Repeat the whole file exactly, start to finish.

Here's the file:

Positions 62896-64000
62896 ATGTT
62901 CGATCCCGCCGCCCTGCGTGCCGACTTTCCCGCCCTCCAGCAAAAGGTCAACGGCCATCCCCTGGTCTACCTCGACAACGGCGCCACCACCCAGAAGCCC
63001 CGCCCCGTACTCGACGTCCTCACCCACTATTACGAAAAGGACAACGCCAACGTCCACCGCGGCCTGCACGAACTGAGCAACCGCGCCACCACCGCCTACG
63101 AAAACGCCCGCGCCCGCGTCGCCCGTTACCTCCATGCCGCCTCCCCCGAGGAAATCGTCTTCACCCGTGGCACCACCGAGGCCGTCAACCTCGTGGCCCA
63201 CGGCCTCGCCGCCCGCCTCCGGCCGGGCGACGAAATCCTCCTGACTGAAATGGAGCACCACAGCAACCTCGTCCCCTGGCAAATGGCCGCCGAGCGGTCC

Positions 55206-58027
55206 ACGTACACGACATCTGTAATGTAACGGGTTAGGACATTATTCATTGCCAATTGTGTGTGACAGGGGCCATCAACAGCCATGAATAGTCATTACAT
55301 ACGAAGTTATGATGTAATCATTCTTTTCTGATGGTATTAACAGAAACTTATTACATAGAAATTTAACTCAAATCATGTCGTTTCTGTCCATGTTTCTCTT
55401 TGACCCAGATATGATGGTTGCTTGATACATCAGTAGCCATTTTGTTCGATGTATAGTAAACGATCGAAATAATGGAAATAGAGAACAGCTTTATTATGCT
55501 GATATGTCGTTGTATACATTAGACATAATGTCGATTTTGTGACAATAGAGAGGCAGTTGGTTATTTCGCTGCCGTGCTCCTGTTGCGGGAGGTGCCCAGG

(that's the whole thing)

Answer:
Positions 62896-64000
62896 ATGTT
62901 CGATCCCGCCGCCCTGCGTGCCGACTTTCCCGCCCTCCAGCAAAAGGTCAACGGCCATCCCCTGGTCTACCTCGACAACGGCGCCACCACCCAGAAGCCC
63001 CGCCCCGTACTCGACGTCCTCACCCACTATTACGAAAAGGACAACGCCAACGTCCACCGCGGCCTGCACGAACTGAGCAACCGCGCCACCACCGCCTACG
63101 AAAACGCCCGCGCCCGCGTCGCCCGTTACCTCCATGCCGCCTCCCCCGAGGAAATCGTCTTCACCCGTGGCACCACCGAGGCCGTCAACCTCGTGGCCCA
63201 CGGCCTCGCCGCCCGCCTCCGGCCGGGCGACGAAATCCTCCTGACTGAAATGGAGCACCACAGCAACCTCGTCCCCTGGCAAATGGCCGCCGAGCGGTCC

Positions 55206-58027
55206 ACGTACACGACATCTGTAATGTAACGGGTTAGGACATTATTCATTGCCAATTGTGTGTGACAGGGGCCATCAACAGCCATGAATAGTCATTACAT
55301 ACGAAGTTATGATGTAATCATTCTTTTCTGATGGTATTAACAGAAACTTATTACATAGAAATTTAACTCAAATCATGTCGTTTCTGTCCATGTTTCTCTT
55401 TGACCCAGATATGATGGTTGCTTGATACATCAGTAGCCATTTTGTTCGATGTATAGTAAACGATCGAAATAATGGAAATAGAGAACAGCTTTATTATGCT
55501 GATATGTCGTTGTATACATTAGACATAATGTCGATTTTGTGACAATAGAGAGGCAGTTGGTTATTTCGCTGCCGTGCTCCTGTTGCGGGAGGTGCCCAGG